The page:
Log in Register

Login to your account

Username *
Password *
Remember Me

Create an account

Fields marked with an asterisk (*) are required.
Name *
Username *
Password *
Verify password *
Email *
Verify email *

fb mb tw mb

Saturday 23rd Sep 2017

So I was making some picks for a couple of fantasy football leagues I draft by e-mail. I was in a bit of a rush so I just threw enough names in the pre-draft to make sure I got someone. My starting lineups were already picked so I loaded some names I thought had a chance to contribute, maybe not in September, but hopefully soon thereafter. I did it with a clear conscious, not caring what anyone else thought. If the picks turned out to be bad, I didn’t care. I didn’t even care if the players had been released and were not even on an NFL team – I’d drop them and get an undrafted replacement when waivers begin.

Then it hit me, an epiphany of sorts. I can put on a front and say the right thing and contend that I take off my analyst hat and put on my drafting hat when it comes time to assemble my baseball teams, but I’d be lying. And quite frankly, I think anyone else in my position would be fibbing as well. When we draft, we have millions, OK, thousands, all right, some of us have hundreds of eyes peering over our shoulders, scrutinizing every pick and auction purchase. I’m not saying all my drafts are completely shaped by those shadowing me, but there is no doubt the occasional pick has been influenced by my reputation and was more what I thought I was supposed to do as opposed to what I wanted to do. And again, other than perhaps the Zen Master himself, Lawr, I call BS on anyone else in the industry that says they are in no way affected by their so-called expert status when drafting. It is akin to home calls by umpires or referees. In our minds, we want to be completely unbiased and perhaps even believe we are just that, but the truth is the roar of the crowd influences decisions, even if subconsciously.

I know many of my brethren will take exception to this and proclaim that each draft and auction is a unique, living entity and thus are experienced at adjusting on the fly. As such, they make a pick against some advice they have previously offered, but like the official that says their calls are independent of the situation, there is a reason the term “home-field advantage” is such a staple in sports vernacular. Trust me friends, we have all made picks because we felt we had to and not because we wanted to.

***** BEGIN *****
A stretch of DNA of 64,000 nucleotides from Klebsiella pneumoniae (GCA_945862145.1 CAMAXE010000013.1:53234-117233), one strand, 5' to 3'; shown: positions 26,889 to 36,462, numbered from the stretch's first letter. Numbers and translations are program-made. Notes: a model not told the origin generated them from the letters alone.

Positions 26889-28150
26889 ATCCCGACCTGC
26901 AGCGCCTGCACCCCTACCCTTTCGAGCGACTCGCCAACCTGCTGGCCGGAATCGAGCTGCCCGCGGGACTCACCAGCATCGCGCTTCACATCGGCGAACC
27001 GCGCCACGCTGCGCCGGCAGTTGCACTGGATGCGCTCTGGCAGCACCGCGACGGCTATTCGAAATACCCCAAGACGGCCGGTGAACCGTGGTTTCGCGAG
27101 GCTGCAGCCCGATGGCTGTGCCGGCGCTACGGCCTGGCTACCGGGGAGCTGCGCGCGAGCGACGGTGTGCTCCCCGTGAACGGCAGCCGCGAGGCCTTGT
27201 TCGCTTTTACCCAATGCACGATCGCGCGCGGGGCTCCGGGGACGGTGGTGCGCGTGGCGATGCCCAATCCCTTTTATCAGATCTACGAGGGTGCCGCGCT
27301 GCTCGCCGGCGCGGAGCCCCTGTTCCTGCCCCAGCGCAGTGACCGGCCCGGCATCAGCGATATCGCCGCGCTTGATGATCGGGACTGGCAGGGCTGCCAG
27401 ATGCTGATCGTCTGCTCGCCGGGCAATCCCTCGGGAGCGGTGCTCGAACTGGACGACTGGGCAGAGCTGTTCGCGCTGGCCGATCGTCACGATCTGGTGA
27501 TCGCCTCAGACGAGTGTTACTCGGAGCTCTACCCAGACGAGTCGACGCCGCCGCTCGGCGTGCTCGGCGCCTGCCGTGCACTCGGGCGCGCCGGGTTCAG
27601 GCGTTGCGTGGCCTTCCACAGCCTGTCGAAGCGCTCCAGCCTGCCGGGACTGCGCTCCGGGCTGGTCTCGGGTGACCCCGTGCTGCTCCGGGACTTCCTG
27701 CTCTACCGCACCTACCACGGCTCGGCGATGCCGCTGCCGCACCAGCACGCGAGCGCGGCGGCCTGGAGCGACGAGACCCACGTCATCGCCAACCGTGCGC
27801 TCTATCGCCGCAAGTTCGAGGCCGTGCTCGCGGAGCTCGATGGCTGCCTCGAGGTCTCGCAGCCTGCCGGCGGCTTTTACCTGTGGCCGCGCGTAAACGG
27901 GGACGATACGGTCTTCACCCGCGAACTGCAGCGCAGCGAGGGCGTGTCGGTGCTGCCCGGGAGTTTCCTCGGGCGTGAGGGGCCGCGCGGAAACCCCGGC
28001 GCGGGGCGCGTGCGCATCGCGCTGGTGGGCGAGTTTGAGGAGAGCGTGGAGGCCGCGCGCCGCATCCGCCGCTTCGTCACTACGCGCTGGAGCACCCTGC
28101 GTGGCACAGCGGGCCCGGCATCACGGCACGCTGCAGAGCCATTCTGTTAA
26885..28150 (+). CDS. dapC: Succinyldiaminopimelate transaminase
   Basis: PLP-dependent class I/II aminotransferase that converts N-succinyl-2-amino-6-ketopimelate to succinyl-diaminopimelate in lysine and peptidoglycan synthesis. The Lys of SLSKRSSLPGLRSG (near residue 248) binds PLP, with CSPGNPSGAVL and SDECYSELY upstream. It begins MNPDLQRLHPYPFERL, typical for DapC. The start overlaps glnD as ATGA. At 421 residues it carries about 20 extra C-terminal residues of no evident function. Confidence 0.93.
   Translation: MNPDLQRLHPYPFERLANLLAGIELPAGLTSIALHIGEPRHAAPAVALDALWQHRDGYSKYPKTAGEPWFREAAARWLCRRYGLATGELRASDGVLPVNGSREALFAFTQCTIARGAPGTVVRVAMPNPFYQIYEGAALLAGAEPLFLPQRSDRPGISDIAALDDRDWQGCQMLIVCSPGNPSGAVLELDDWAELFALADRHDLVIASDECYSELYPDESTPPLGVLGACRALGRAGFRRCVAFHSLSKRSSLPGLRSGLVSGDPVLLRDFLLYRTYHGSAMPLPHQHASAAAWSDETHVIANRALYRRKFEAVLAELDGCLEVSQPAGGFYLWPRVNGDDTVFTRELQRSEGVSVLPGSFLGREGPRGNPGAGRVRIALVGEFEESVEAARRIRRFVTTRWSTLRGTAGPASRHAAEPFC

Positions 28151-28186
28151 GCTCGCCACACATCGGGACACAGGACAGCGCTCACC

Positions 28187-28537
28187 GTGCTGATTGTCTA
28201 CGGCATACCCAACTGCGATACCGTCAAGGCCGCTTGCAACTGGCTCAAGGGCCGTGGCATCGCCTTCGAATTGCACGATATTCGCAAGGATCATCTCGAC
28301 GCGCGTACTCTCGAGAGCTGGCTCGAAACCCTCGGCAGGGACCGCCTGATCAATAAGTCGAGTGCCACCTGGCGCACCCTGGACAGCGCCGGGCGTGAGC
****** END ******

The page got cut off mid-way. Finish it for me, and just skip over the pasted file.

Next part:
I have hinted this past summer that I feel I do not take on enough risk when drafting my baseball squads and I believe the reason is related to the above. And while I don’t ever recall actually thinking “I can’t pick him, they’d rake me over the coals in the forum”, I have no doubt subconsciously done just that.

How do I know? Because when I make picks in fantasy football, I do say to myself, “Take him, who gives a shit what anyone else thinks.” This means that deep down inside, I care what people think when I make baseball picks.

With due respect to all those who have been following my work for all or part of the past fifteen years, please accept my apology in advance. I am going to make a conscious effort not to give a shit what you think come next fantasy baseball season.

Don’t worry, I’ll be more than happy to explain my actions, and actually feel you’ll get more out of that than if I follow the chalk. But when it comes time to make a pick or bid on a player, what I have previously written or advised will be thrown out the window and the moment will be the thing.

Caring hasn’t been working so well lately.


0 #3 Todd Zola 2012-09-07 17:37
And both teams would have been different if they just did "normal", let alone better than normal.

Plus, taking them is more an example of doing what we WANT, not what we felt we were SUPPOSED to do.

Now, taking Pujols at #1 or Ellsbury at say #5 would have been an example of following the herd.
0 #2 Lawr Michaels 2012-09-07 17:28
in fairness, z, i would never draft out of expectation (of me) but, sigh, i did take albert in the nfbc because he dropped to five and me. and, sigh, we took ellsbury in fsta because he too fell to us.

neither was a guy i anticipated getting. neither had i considered. and, well, i lobbied for both because i thought i/we should.

both teams would have been different with other picks, too.
0 #1 John Verdello 2012-09-07 13:42
That's OK, Todd. We weren't listening all THATmuch! :D :D

Well ...maybe one or two were.

Add comment

Security code

Latest Tweets





Our Authors